Tensions are on the rise in Khori, a village in the Faridabad district of Haryana as 10,000 houses face a demolition order by the Supreme Court for allegedly being built illegally on ecologically sensitive Aravalli land.
Villagers gathered at Ambedkar Park to peacefully protest the demolition orders were lathi-charged when they refused to leave until their demands were met. The clash ended with over 400 booked for stone-pelting and rioting.
The residents claim they were duped by “land mafia” selling land under false power of attorney and accused the authorities of being involved. They have given an ultimatum to the government - if they are not rehabilitated or reimbursed and their fellow villagers in custody not released by July 6, they will continue to protest.
They have been protesting the order since it was passed on June 7, but the land dispute between the villagers and the government dates back over a decade.
The Khori village was once a quarry for mining the extensive reserves of the Aravalli range. But in 2003, mining was prohibited by the government in all districts surrounding the mountain range. The miners, left with no source of livelihood, stayed back after the ban.
Aravallis, the oldest mountain range in India, are essential for recharging groundwater reserves and preventing expansion of the western desert into the Gangetic belt of Uttar Pradesh.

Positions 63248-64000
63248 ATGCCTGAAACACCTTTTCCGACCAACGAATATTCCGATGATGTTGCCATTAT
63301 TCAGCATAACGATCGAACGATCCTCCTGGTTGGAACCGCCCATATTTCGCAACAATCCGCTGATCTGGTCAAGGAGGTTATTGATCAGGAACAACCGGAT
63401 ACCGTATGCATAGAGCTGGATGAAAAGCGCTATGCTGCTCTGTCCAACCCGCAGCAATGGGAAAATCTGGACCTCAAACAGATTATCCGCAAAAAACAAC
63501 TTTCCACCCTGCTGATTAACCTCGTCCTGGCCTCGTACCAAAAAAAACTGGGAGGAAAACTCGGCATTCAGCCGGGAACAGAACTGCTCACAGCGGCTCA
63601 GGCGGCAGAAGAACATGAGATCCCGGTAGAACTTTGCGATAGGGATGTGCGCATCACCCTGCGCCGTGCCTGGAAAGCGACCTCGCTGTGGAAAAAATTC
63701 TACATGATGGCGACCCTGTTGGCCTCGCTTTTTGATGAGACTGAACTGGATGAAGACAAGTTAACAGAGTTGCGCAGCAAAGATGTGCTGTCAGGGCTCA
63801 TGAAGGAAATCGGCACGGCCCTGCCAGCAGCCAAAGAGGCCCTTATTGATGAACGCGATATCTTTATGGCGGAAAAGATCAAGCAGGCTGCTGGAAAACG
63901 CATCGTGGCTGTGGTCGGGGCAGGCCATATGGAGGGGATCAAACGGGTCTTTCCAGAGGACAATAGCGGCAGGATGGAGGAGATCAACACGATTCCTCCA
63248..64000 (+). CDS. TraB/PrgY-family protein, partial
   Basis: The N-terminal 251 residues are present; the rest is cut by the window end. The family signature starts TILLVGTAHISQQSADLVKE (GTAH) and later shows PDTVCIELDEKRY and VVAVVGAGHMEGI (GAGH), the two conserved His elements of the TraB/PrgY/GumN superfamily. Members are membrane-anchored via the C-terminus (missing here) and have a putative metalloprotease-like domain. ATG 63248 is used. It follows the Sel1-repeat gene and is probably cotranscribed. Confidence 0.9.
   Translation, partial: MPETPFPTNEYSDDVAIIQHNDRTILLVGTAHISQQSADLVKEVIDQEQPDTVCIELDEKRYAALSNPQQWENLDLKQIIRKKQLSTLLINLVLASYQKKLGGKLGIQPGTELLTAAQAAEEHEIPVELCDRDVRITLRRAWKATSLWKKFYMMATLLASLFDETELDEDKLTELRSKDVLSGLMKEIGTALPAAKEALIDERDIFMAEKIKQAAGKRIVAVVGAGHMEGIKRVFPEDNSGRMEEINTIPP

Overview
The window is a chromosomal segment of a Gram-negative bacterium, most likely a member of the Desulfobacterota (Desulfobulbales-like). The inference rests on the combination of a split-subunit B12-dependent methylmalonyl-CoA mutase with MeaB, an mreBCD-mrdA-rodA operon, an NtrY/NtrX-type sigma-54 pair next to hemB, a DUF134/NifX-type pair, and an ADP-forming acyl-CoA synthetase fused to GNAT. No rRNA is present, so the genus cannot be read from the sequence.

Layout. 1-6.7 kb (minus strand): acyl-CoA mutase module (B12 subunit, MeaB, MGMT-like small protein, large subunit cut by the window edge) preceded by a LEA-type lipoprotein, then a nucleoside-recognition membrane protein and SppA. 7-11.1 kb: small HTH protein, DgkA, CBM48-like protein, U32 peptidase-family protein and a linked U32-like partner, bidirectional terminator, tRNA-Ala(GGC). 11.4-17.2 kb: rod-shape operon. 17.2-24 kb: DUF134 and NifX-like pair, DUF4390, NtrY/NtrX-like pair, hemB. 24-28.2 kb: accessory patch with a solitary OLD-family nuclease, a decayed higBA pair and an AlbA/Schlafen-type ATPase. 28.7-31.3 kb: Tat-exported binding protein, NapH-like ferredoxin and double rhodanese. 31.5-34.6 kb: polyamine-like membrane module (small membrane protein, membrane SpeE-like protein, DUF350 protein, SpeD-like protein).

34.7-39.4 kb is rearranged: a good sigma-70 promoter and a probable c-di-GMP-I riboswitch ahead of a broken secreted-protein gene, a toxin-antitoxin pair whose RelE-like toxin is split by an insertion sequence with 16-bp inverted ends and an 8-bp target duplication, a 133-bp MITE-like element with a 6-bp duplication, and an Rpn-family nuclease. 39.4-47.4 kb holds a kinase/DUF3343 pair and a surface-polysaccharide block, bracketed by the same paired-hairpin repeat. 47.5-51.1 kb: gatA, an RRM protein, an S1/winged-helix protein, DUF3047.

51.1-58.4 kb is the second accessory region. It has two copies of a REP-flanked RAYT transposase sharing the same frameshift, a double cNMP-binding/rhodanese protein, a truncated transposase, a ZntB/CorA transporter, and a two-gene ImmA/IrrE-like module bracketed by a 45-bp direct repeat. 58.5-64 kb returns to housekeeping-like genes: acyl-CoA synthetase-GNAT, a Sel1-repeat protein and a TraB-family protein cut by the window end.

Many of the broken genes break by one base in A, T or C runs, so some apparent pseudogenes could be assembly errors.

Land falling under the Punjab Land Preservation Act, 1900 (PLPA), which came into effect before the split of Punjab and Haryana, is considered forest land regardless of the ownership, therefore, restricting construction as also stated under the Indian Forest Act, 1927.
According to the government, the 120 acres of land under dispute is crucial for conservation of the forest. However, forced evictions without any promise of rehabilitation, especially during a pandemic, when the majority of the population has not been vaccinated, and with monsoons just around the corner, is unjust and violates the basic human right to safe and secure housing.
Manohar Lal Khattar, Chief Minister of Haryana assured 1,400 families that they would be given accommodation for advance payment under the Jawaharlal Nehru National Urban Renewal Mission scheme in Dauba.
Activists and residents have filed petitions to change the cut-off date from 2003 to 2015 of the Haryana Shehri Vikas Pradhikaran Rehabilitation Policy, since a majority of the settlements in the area were built only after 2010.
Meanwhile, the villagers' access to electricity and water has been restricted - water tankers are not allowed to enter and villagers are not allowed to leave, even to visit doctors. Section 144 of the Criminal procedure Code has been imposed, prohibiting assembly and movement. On June 15, a 65-year old resident of the village hung himself in fear of losing his house, which he built using his life savings.
The Mazdoor Awas Sangharsh has submitted a memorandum to Balakrishnan Rajgopal, Special Rapporteur on adequate housing for the United Nations Human Rights Council. They were assured of a virtual visit to assess the situation and hold talks with the government to resolve the issue. The next hearing for the case is scheduled on July 27.
This article has been written by Sr. Content Editor Shazia Farooqui for The Paradigm.
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